Tag Archives: Errol Morris

Capitalism Is A Limbo

The author DBC Pierre has been getting some extra mileage lately, thanks to a mention in Errol Morris’s The Ashtray. Morris cites Vernon God Little, but I’d like to point to a quotation in Lights Out in Wonderland (2010):

Capitalism is a limbo.

Not a structure but an anti-structure. Driven not towards a defined end, but hovering over a permanent present, harvesting a flow of helpless human impulses. It builds no safe futures, leaves no great structures, prepares no one for roads ahead. And why would it? We don’t march through an age of civilisation but float between Windows and Mac, treading water.

photo of DBC Pierre

DBC Pierre from article in Telegraph 02/09/2013

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“What the caterpillar calls the end, the rest of the world calls a butterfly”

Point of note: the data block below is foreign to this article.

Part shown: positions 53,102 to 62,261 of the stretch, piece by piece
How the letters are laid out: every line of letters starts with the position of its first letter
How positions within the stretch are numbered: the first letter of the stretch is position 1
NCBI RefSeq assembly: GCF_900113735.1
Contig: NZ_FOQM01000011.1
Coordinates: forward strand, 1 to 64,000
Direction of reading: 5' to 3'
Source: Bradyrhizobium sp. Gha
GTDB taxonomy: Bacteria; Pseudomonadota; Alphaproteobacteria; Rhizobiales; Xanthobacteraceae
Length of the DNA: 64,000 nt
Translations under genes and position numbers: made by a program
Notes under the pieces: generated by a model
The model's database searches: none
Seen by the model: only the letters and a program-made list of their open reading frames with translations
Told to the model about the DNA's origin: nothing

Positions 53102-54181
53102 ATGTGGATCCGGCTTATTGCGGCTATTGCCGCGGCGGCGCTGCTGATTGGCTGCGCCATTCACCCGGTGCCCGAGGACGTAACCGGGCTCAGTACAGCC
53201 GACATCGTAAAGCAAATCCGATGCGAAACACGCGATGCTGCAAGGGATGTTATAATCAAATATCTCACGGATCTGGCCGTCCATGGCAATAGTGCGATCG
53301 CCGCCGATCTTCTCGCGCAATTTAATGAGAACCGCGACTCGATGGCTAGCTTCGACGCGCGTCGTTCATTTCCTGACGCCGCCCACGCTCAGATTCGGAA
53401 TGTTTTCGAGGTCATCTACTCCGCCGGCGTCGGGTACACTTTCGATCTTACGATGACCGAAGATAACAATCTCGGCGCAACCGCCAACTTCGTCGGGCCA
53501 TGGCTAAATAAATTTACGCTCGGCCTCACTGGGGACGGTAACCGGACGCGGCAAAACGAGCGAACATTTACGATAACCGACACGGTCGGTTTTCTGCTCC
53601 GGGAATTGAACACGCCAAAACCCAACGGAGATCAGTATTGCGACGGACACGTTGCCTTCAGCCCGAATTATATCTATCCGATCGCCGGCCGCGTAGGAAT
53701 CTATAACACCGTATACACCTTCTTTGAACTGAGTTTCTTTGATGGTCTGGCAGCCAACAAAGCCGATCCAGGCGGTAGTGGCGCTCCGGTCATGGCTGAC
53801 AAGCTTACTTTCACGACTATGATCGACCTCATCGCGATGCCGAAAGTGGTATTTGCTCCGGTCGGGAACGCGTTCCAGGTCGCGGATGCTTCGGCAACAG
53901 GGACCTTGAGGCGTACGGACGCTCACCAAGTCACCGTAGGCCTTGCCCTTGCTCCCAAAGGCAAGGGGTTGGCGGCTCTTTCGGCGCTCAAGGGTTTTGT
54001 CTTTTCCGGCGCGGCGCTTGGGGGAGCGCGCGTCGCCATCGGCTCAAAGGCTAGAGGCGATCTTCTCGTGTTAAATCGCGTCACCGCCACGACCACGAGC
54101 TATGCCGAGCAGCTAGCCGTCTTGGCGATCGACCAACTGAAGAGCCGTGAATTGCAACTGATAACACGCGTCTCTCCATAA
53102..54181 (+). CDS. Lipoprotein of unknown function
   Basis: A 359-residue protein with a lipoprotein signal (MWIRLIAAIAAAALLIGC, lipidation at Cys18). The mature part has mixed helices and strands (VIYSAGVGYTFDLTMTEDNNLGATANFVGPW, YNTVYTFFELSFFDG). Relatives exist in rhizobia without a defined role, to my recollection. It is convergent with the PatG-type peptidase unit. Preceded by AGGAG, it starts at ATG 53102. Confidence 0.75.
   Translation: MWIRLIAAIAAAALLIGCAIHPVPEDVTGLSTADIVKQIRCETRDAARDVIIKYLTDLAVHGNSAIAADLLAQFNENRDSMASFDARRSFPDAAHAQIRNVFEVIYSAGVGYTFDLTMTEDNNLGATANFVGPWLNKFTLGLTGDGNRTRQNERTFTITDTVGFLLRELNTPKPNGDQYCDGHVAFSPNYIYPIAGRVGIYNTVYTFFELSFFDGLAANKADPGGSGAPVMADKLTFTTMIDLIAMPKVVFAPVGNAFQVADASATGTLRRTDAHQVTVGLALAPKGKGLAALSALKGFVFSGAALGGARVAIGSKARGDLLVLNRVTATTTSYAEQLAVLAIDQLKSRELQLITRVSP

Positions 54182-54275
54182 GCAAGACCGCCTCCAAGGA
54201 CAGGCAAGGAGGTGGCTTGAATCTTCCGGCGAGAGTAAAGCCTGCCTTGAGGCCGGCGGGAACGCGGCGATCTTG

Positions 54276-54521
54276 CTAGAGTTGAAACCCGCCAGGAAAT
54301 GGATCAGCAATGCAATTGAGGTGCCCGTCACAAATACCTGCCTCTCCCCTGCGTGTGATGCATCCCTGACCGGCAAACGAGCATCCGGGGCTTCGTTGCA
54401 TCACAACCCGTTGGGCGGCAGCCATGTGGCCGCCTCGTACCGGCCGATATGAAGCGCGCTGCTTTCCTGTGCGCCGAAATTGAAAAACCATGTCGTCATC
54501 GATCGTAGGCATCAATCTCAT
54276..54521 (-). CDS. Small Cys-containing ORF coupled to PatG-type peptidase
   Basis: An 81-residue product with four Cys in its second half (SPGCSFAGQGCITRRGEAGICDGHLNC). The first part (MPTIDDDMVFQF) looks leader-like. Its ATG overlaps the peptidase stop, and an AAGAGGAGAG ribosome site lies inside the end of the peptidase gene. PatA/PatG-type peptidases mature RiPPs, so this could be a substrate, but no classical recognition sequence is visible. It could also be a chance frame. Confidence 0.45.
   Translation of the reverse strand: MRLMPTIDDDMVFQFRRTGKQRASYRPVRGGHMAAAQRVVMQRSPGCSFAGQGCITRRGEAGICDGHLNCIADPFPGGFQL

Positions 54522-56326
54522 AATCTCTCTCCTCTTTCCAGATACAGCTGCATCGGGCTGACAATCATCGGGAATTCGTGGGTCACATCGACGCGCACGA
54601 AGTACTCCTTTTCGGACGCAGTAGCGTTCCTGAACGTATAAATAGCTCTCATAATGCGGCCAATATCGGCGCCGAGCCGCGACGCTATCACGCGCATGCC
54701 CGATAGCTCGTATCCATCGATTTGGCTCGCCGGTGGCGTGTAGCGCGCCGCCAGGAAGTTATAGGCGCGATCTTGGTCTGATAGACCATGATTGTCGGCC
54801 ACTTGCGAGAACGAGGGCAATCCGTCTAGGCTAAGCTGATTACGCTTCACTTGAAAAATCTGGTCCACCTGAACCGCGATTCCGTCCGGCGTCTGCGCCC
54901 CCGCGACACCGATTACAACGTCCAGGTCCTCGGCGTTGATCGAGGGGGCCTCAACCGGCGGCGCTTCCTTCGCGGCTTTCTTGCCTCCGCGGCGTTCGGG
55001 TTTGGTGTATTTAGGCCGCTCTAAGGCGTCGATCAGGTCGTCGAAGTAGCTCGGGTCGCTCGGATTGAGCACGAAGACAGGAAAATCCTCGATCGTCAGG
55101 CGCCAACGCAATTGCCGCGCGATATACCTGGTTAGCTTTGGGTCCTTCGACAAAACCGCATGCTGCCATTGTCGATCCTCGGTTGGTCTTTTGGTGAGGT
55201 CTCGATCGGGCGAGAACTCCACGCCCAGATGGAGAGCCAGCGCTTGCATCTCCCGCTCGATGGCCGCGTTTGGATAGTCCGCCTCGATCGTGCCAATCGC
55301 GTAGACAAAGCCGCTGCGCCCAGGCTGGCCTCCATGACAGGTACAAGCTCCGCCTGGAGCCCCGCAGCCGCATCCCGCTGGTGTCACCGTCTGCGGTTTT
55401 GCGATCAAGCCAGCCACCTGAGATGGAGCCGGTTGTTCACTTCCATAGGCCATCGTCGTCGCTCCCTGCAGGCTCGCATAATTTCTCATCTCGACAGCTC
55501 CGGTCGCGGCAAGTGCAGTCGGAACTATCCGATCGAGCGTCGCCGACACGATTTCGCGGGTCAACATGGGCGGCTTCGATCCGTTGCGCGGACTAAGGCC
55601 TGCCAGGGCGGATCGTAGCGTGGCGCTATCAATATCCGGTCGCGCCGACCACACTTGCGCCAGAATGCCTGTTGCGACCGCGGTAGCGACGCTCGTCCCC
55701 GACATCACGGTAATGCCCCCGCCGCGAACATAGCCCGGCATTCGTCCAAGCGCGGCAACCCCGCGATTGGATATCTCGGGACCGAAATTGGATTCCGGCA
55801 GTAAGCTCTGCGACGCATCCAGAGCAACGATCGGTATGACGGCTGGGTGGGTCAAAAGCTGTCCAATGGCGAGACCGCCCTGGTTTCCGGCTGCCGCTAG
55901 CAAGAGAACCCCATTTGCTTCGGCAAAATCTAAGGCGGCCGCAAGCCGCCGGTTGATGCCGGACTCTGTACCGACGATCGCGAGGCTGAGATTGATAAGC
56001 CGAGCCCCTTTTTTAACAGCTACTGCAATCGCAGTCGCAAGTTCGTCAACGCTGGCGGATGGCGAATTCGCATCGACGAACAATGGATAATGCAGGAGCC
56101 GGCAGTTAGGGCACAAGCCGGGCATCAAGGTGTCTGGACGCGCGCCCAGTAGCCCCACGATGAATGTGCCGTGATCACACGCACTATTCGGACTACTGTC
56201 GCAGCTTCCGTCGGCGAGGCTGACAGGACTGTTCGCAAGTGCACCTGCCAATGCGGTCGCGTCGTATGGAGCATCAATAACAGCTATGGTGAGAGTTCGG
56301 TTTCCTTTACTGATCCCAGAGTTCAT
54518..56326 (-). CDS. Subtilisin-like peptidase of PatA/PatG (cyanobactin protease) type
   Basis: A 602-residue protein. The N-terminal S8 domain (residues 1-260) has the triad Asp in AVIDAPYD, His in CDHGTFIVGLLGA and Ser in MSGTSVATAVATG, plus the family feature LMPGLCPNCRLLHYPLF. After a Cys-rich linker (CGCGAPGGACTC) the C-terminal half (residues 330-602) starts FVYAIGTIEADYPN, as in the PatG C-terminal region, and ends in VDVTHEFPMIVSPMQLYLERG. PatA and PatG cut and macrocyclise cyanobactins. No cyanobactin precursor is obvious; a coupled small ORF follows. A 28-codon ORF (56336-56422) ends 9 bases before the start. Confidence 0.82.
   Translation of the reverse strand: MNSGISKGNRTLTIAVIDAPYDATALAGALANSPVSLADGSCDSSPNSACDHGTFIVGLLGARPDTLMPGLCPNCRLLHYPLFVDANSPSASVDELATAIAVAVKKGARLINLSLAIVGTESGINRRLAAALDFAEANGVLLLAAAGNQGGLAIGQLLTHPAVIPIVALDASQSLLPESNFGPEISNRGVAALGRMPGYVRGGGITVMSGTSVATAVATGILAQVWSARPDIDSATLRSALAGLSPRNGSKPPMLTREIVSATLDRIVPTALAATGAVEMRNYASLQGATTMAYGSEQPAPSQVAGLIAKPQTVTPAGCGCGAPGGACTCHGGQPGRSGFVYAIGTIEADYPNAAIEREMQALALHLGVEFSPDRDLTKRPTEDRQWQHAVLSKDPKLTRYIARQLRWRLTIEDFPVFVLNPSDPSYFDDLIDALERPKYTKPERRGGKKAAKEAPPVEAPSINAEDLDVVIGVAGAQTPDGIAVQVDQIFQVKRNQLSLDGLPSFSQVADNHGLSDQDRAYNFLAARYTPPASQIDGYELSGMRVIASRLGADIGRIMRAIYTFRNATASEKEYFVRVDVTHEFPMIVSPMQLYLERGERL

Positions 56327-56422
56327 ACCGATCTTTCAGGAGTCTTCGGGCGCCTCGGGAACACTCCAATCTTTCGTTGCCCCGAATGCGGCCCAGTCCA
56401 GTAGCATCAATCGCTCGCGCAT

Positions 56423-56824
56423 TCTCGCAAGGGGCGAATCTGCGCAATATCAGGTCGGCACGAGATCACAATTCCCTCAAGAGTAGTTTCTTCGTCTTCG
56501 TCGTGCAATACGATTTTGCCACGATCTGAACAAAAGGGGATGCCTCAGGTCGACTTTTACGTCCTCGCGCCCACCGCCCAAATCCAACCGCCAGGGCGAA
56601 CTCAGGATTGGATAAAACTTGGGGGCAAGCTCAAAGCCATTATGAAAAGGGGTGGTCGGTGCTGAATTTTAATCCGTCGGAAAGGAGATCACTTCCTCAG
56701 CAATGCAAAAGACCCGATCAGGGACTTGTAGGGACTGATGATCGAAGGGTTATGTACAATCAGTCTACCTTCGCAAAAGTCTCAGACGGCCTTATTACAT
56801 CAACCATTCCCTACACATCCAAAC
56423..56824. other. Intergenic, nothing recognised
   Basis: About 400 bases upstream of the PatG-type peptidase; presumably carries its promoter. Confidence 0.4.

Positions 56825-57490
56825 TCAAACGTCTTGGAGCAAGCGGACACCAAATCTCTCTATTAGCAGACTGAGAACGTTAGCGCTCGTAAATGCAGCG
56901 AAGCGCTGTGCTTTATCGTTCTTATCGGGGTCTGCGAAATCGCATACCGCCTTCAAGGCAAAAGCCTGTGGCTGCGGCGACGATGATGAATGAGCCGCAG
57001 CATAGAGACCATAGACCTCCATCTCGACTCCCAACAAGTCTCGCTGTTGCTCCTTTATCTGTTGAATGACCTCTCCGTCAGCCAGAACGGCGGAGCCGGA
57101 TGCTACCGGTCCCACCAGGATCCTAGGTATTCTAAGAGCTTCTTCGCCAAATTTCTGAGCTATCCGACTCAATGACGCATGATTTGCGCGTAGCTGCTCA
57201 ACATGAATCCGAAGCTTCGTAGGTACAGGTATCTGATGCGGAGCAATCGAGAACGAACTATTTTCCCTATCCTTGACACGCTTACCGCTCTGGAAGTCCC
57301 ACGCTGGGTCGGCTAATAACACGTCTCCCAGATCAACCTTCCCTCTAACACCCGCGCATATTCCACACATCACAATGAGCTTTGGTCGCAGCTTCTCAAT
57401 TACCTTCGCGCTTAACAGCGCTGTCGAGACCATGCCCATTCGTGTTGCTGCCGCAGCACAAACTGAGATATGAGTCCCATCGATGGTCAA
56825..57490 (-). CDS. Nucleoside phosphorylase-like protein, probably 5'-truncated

Untitled, 30 November 2010, No. 1

Untitled, 30 November 2010, No. 1, created on an Ipad - ©David Hockney

Errol Morris and David Hockney are revising perception. This month, Morris publishes his book Believing is Seeing, a study of the ways viewers interact with photography and make truth-claims based on what they see in photographs.  Hockney is using a series of cameras to demonstrate to viewers that they can see more of the everyday world. He wants people to consider the question: “What can nine cameras do that one can’t?”  Someone could take both Morris and Hockney’s projects as nothing more than acts reinforcing relativism. That would seem to be an impoverished view of two people trying to think carefully about how we see, and how little we see when we insist that we are seeing.